All They Do is Nguyen: Two Brothers Go All-in for Wounded Warrior Project
LAS VEGAS, Dec. 7, 2016 /PRNewswire-USNewswire/ -- It was the 364th hand of the final table when Qui Nguyen (fittingly pronounced "win") beat out Gordon Vayo to take the title of champion at The World Series of Poker®. Qui, a former nail salon owner, endured nine grueling hours of one-on-one play to take home over $8 million in winnings and the coveted gold bracelet.
Gathered behind him in the stands was his family – all wearing matching shirts emblazoned with Qui's name, face, and the logo of Wounded Warrior Project® (WWP). Qui recently donated a portion of his winnings to WWP. His brother, Thomas Nguyen, spent 23 years in the United States Marine Corps and played a role in this decision.
"Qui arrived in the U.S. in 2001," Thomas said. "He was stuck behind in Vietnam because of the war, and by the time he got here, I was at Camp Pendleton in California. He stayed with me on the base and wanted to join the Marines, but he had issues with paperwork and citizenship. It was frustrating for him."
Thomas, however, did serve – two tours in Iraq and one in Afghanistan. He attended Texas A&M University, where he forged close friendships with the men who would eventually graduate alongside him and get commissioned in the Marine Corps with him. As the war raged on, Thomas lost half of his college friends by the time his service ended – including his best friend.
"When you're in the thick of it, as an officer, there's an emotional detachment you need to have," Thomas said. "As an officer, you have to endure loss privately because every decision you make is life or death."
It was a state of mind that followed him back to his civilian life; Thomas fought hard not to show any weakness or signs of struggle. He noted the first years of transitioning into the civilian routine were difficult. Sleepless nights were affecting his life. Through it all, Qui stayed with his brother and witnessed it firsthand.
"He would come up to me and ask me, 'why aren't you getting help?'" Thomas said. "It was hard to explain. Looking at it now, the short version was that I built up a lot inside. And I'm glad to put that behind me now."
Thomas is still driven by his zeal for the military – but from a much different standpoint. Specifically, he sees a great injustice when it comes to the way veterans return to the civilian world – and where wounded veterans struggling with post-traumatic-stress-disorder (PTSD) end up within it.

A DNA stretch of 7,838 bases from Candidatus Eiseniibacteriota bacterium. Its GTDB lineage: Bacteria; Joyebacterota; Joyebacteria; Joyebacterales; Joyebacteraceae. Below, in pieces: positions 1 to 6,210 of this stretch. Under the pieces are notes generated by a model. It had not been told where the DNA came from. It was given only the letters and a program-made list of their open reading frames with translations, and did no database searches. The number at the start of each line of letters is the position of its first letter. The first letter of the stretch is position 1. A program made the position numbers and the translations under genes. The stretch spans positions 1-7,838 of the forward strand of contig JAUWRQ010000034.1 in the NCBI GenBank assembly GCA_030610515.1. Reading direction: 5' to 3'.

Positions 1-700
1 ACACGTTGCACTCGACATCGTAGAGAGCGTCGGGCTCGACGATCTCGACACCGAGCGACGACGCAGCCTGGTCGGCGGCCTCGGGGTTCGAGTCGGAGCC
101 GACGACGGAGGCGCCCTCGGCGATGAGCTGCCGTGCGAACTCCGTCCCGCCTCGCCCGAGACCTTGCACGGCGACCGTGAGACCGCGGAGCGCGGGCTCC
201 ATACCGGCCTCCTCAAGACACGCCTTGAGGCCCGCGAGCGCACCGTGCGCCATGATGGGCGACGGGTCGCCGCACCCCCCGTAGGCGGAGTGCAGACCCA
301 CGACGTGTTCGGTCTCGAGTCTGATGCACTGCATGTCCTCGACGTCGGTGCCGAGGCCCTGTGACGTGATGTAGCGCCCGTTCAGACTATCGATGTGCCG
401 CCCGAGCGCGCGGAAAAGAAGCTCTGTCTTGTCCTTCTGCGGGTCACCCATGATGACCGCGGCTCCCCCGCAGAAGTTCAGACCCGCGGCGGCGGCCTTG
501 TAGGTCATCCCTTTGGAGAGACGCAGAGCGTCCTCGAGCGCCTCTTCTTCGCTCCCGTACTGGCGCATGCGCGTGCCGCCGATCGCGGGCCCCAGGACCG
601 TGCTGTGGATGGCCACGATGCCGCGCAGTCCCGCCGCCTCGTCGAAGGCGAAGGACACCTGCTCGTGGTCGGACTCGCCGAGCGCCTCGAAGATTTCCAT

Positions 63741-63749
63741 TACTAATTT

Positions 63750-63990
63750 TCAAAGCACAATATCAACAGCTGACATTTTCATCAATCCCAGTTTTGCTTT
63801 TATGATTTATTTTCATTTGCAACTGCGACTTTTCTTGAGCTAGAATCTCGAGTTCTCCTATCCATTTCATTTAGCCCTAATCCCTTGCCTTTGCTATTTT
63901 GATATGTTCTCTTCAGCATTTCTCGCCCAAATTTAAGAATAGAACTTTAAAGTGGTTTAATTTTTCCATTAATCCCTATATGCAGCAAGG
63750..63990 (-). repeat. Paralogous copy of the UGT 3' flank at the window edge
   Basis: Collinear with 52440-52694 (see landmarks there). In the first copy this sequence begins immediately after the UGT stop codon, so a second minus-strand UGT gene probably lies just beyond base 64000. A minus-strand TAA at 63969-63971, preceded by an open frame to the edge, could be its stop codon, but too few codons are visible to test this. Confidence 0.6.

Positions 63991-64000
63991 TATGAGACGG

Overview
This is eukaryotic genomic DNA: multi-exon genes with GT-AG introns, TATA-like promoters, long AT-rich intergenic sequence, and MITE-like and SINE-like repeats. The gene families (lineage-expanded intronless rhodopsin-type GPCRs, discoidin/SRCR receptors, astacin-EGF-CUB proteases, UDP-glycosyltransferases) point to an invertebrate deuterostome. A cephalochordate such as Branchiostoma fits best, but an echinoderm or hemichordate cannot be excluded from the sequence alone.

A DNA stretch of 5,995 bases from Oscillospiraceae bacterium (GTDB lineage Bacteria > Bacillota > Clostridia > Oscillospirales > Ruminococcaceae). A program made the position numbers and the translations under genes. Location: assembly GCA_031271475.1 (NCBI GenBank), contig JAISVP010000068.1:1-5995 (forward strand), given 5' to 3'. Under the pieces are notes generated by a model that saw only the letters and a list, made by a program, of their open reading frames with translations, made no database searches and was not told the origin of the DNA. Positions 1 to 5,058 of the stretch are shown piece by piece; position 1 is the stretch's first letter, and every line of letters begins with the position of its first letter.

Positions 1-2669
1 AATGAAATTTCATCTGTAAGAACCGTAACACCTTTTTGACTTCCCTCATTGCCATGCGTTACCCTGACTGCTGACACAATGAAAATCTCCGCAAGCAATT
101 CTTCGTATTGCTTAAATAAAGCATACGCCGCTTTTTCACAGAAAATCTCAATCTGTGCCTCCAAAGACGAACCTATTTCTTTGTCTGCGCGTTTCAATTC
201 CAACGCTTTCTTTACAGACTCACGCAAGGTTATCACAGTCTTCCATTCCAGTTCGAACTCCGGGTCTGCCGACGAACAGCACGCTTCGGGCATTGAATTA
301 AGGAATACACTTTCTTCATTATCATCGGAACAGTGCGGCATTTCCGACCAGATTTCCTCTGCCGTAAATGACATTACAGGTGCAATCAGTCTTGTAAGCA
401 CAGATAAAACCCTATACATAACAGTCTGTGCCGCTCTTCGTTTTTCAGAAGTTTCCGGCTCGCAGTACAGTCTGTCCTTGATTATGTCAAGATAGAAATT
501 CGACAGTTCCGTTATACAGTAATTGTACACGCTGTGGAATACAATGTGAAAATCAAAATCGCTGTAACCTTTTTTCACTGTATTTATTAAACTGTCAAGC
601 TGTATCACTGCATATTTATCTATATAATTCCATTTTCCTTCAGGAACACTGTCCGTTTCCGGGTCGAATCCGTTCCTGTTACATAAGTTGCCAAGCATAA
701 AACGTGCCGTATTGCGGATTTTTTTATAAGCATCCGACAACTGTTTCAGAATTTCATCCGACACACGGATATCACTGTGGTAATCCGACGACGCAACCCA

"These soldiers who come back from overseas with PTSD are rattled," Thomas said bluntly. "When they go back into society, they're expected to be completely normal. That's not going to happen overnight."
It was the topic of a long conversation between Qui and Thomas as the poker tournament came to a close. Thomas saw a light shining in the darkness, which led them to decide what to do next.
"We decided to donate to Wounded Warrior Project because we believe in what it does. We see how it assists wounded veterans: helping them get an education, get support, and get connected to beneficial resources."
To read more about Thomas and Qui's story, check out the full article at: https://goo.gl/5lsRvd. To learn more about how WWP's programs and services are making an impact on the lives of wounded warriors, visit http://newsroom.woundedwarriorproject.org/. To find photos from this event, click on multimedia, then images.
About Wounded Warrior Project
We Connect, Serve, and Empower
The mission of Wounded Warrior Project® (WWP) is to honor and empower Wounded Warriors. WWP connects wounded warriors and their families to valuable resources and one another, serves them through a variety of free programs and services, and empowers them to live life on their own terms. WWP is a national, nonpartisan organization headquartered in Jacksonville, Florida. To get involved and learn more, visit woundedwarriorproject.org.
SOURCE Wounded Warrior Project